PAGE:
It’s a fun concept. Giving – or knowing, even if just in the writer’s head – that level of detail allows a three- dimensional person to evolve. Someone who, with just a few lines, can endear themselves to a reader.
“As if talking to himself (which he might have been doing), he said he wanted some company while he worked. This bird fit the, um, bill. He brought it back to the table so it could watch him do math.”
In 40 words, we can fall in love with a character. That’s how simple it can be to write an amazing character. And how hard. Lacy or colorful shoes indicate an inner free spirit in a character. Maybe an outward free spirit, too.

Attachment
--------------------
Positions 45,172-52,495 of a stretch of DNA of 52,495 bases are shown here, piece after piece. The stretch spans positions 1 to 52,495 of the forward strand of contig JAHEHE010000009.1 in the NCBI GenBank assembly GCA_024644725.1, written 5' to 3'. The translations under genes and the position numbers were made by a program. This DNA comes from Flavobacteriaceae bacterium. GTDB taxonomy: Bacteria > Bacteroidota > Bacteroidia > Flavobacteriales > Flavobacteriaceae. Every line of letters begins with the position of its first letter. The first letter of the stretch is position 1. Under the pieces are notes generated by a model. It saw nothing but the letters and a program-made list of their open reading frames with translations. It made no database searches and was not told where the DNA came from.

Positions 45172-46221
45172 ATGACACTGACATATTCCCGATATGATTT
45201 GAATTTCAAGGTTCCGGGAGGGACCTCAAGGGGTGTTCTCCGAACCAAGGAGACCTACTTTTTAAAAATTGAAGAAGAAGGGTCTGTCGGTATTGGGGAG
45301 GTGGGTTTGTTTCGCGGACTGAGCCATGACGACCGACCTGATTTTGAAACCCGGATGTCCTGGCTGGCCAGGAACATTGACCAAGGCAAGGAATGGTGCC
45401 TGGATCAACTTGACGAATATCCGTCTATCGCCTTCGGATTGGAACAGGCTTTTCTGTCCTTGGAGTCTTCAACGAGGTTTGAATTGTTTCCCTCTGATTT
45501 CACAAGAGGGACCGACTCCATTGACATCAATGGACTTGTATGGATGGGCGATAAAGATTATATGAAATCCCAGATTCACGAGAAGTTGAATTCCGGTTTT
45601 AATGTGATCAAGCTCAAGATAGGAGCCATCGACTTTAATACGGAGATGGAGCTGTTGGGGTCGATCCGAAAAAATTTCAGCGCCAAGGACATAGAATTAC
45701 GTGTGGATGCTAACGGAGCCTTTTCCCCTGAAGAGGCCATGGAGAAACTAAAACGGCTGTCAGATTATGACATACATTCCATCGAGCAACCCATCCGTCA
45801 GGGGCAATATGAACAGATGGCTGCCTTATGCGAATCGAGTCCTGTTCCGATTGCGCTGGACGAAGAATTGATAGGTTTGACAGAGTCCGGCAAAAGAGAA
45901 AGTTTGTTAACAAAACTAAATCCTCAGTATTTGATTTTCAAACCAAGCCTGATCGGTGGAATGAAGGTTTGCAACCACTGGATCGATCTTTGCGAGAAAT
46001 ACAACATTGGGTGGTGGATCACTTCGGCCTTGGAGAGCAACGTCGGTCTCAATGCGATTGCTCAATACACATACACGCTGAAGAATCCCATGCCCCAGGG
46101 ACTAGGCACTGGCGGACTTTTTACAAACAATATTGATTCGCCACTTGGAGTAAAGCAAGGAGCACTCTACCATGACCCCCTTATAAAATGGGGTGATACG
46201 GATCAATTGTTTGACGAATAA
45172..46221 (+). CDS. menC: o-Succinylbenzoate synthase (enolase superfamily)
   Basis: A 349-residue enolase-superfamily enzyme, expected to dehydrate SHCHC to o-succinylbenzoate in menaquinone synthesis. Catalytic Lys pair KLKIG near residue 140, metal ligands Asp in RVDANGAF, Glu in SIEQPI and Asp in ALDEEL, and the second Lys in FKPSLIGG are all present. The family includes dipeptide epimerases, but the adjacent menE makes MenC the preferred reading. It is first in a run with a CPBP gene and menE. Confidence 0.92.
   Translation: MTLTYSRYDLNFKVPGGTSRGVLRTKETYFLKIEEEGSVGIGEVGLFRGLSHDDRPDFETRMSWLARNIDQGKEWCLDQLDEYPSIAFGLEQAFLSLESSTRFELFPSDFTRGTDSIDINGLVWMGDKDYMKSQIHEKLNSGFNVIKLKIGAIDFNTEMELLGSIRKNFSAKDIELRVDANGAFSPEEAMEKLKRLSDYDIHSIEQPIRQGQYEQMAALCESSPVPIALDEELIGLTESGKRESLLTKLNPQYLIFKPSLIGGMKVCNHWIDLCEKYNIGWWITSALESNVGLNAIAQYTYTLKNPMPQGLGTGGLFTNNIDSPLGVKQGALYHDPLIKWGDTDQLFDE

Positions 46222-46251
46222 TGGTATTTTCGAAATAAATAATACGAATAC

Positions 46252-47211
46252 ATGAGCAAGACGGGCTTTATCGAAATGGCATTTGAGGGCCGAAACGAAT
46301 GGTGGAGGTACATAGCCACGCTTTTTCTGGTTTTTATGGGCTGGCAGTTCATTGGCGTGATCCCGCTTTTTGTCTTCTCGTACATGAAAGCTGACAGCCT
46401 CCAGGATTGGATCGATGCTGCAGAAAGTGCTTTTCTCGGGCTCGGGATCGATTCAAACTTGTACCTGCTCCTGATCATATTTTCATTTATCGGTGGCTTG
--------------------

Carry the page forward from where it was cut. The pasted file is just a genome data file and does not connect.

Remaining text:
It’s fun to wonder what unique traits my characters have had (or what I have myself as a 3-D person)!
Nice job with this.
Last night, I started outlining a new story. There are two POV characters. One is Beth, an English woman whose story occurs in 1981. The other is Sonia, an American woman (I haven’t figured out which city yet) living in the present day.
I know basic details for each character.
Beth – English, a primary school teacher, married, romantic (idolizes Lady Di), a little anxious, can be disorganized. Has long, dirty-blonde hair that’s unruly at times. She’s short and a little overweight.
Sonia – African-American, lives in a big city, political science professor, engaged, tall, fit, type-A. Prefers intellectual conversations to dreamy flights of fancy.
Those are good details to start, but as get to know them, I realize I need more. I need those little “somethings” that make someone special. Unique. Real.
The risk when creating characters is to fall into stereotypes. Like the Hemingway quote suggests, we want…
View original post 396 more words